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Is the DNC Using Arbitrary Criteria to Exclude Mike Gravel From Debates?

Gravel has been excluded while other candidates who failed to reach donor thresholds will debate next week.

Mike Gravel has been excluded while other candidates who failed to reach donor thresholds will debate next week.

More than 700 people have filed to run for president in 2020. With a number that enormous, the ever-expanding candidate pool obviously has to be cut down by the time that they are ready to take on the debate stage.

Mike Gravel, an 89-year-old former senator from Alaska turned marijuana executive, will be missing from the upcoming CNN debate lineup, despite claiming that he has reached the proper criteria set by the Democratic National Committee (DNC).

According to the rules set by the DNC, the candidates must fulfill one of two criteria: acquire 65,000 campaign donors (with at least 200 donors in 20 different states) or poll above 1 percent in three national polls recognized as legitimate by the DNC.

Gravel, who completed a brief stint as a Democratic candidate back in 2008, reported that his campaign had received contributions from more than 65,000 donors, thus meeting the DNC’s minimum threshold.

“I’m grateful to every one of the 65,000 who donated to our campaign, and the thousands more that have followed and supported us,” Gravel said in a statement. “I will do all I can to ensure their voices not be silenced in this primary.”

However, with more than 20 candidates currently qualified, the DNC will prioritize candidates who have met both requirements in both donors and polling, as opposed to just one. Yet, it appears that some candidates have qualified on polling data alone, including New York City Mayor Bill de Blasio, Colorado Sen. Michael Bennet and Ohio Rep. Tim Ryan.

Since returning to the political sphere for the 2020 election, Gravel’s campaign has been anything but ordinary. In fact, his campaign is being managed entirely by two college students named Henry Williams and David Oks, who heard about Gravel’s original 2008 campaign on an episode of the leftist podcast “Chapo Trap House.” While the goal of Gravel’s campaign has never been to win, he and his team are hoping to use his platform to push the Democratic Party further left, primarily on an antiwar message.

Since the news broke that Gravel had been bumped from the second round of debates scheduled for July 30 and 31, some are speculating that the DNC’s criteria may not be the same standard for everyone.

According to FiveThirtyEight, Gravel had been left out of several surveys, therefore not even getting the chance to meet the DNC’s minimum polling threshold for entering the debates. Gravel wasn’t the only one to not make the cut, either — Massachusetts Rep. Seth Moulton and former Pennsylvania Rep. Joe Sestak failed to meet either of the minimum requirements, while Gravel met one.

Following the departure of California Rep. Eric Swalwell from the race, one new face will appear on CNN’s debate stage next week. Montana Gov. Steve Bullock will take Swalwell’s spot by meeting the DNC’s polling criteria, even though he failed to secure the donor minimum.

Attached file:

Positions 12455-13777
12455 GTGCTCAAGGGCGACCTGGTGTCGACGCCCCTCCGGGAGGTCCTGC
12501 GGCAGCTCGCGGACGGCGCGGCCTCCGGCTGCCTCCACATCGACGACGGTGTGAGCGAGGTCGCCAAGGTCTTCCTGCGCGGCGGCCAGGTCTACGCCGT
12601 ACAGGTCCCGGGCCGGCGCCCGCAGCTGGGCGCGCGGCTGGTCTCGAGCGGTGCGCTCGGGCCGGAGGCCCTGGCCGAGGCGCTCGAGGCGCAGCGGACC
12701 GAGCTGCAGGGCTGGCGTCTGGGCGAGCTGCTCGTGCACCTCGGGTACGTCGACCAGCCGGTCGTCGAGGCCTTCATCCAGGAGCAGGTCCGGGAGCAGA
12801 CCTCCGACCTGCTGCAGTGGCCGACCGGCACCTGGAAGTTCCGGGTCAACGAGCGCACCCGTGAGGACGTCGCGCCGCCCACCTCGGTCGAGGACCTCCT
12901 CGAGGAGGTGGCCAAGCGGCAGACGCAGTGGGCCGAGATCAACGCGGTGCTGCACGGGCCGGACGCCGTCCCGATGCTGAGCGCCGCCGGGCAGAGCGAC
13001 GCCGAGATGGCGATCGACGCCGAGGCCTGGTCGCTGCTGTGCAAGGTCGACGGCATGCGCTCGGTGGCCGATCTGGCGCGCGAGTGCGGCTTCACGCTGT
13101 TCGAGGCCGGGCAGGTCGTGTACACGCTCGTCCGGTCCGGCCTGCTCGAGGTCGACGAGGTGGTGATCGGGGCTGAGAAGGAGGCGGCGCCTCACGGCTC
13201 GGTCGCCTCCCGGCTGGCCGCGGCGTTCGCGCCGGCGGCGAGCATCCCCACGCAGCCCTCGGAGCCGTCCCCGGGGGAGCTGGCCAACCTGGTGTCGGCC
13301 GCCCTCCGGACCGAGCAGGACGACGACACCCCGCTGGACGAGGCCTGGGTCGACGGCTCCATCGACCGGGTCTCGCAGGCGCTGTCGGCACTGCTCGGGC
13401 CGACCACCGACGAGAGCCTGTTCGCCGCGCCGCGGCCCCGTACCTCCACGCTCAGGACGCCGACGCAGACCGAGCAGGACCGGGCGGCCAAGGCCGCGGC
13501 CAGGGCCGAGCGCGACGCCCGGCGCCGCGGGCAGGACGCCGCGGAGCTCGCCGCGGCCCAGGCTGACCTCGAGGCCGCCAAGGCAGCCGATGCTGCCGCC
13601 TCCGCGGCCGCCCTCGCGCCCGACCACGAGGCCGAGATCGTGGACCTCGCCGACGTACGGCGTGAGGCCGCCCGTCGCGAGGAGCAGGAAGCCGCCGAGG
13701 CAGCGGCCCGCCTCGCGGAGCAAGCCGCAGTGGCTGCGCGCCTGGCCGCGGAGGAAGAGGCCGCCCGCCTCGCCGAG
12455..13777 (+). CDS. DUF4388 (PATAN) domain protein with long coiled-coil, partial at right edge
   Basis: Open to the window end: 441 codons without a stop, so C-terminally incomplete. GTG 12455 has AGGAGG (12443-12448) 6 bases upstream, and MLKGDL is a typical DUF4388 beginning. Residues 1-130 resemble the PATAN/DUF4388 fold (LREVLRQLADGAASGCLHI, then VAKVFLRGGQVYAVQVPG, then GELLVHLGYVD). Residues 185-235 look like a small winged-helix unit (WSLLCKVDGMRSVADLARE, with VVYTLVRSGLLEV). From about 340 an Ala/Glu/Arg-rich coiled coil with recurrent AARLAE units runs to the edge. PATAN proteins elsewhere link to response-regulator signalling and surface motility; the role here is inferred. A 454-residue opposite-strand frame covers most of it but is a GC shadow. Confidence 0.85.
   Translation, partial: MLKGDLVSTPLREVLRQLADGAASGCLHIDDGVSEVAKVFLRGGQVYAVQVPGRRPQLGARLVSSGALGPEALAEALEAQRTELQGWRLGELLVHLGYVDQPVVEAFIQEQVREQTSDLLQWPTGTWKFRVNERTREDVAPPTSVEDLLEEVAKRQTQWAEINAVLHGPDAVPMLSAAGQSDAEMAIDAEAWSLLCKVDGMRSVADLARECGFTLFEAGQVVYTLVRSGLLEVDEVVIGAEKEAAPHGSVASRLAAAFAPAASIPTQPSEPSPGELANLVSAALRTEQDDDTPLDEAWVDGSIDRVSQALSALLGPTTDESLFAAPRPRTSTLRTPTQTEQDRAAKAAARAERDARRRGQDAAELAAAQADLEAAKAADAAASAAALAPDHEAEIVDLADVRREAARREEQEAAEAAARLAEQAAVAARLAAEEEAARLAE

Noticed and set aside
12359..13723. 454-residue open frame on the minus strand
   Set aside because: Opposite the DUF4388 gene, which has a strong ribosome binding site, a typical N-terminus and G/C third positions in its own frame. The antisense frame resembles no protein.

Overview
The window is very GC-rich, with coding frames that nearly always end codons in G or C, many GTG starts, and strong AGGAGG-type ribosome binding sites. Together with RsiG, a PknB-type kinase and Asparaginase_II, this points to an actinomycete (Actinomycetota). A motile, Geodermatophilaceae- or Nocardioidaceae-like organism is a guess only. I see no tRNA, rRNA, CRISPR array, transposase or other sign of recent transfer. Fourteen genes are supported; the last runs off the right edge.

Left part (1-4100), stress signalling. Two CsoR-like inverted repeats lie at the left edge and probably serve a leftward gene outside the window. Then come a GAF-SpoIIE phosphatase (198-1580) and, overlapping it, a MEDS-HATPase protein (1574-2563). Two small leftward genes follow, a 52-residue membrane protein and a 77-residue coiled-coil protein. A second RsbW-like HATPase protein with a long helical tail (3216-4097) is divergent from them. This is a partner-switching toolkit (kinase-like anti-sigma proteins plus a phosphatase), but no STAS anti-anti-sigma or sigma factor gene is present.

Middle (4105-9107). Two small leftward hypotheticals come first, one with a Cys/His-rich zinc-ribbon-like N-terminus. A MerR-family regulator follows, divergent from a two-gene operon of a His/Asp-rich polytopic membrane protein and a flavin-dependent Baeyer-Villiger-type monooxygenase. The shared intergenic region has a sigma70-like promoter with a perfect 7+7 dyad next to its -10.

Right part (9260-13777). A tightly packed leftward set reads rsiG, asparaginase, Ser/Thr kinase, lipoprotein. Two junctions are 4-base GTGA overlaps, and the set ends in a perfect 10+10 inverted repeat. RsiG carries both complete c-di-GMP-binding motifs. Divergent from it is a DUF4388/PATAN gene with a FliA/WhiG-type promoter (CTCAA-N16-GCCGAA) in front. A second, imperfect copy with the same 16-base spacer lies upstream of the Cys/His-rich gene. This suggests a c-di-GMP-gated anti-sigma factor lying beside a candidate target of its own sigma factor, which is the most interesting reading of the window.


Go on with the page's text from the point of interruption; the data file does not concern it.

“The [Gravel] campaign has retained counsel and is currently in talks with the DNC over the validity of the polling method of qualification, given that well over half of DNC’s approved polls methodically and consistently excluded [Senator] Gravel despite the campaign’s documented, repeated outreach to both pollsters and the DNC for inclusion,” Gravel’s campaign manager David Oks said in a statement.

Some have taken to Twitter to point out other inconsistencies between the treatment of Gravel and other candidates that ultimately come down to which piece of criteria the DNC has prioritized more. For example, Bill de Blasio, who has around 6,700 unique donors in contrast to Gravel’s more than 65,000, will appear on the debate stage for round two, despite only meeting the bare minimum for polling.

Gravel’s campaign took to Twitter to discuss their frustration with de Blasio in particular, claiming that “if one of them [de Blasio or Sen. Michael Bennett] had opted out, Mike would be going to Detroit. It annoys us deeply that so many narcissists decided this was their time, so Mike couldn’t go.”

This isn’t the first time that Gravel’s campaign has called for candidates to drop out, either. Following an Axios report claiming that former Maryland Rep. John Delaney’s staffers were encouraging him to drop out of the race, Gravel challenged Delaney on Twitter to follow through, prompting the hashtag #DropOutDelaney to trend worldwide.

Despite not being included in the CNN debates, Gravel’s campaign has a plan to keep delivering their message. While Gravel’s campaign did not respond to Truthout’s request for comment, in a thread calling out the DNC for “arbitrarily favoring polls,” the team explained that following the July debates, they plan on holding an “alternate, unsanctioned round table of major candidates not included in the presidential debates.”

They went on to explain that because a lot of candidates will be cut for the following round of debates in September, many of them will be willing to join.

While some have brushed off Gravel’s campaign as an unserious effort, many have latched onto the idea of opening debates to everyone without a filter. In fact, there is currently a petition to open the debates to all 25 candidates, claiming that “exclusionary debates are an anathema to democracy.”

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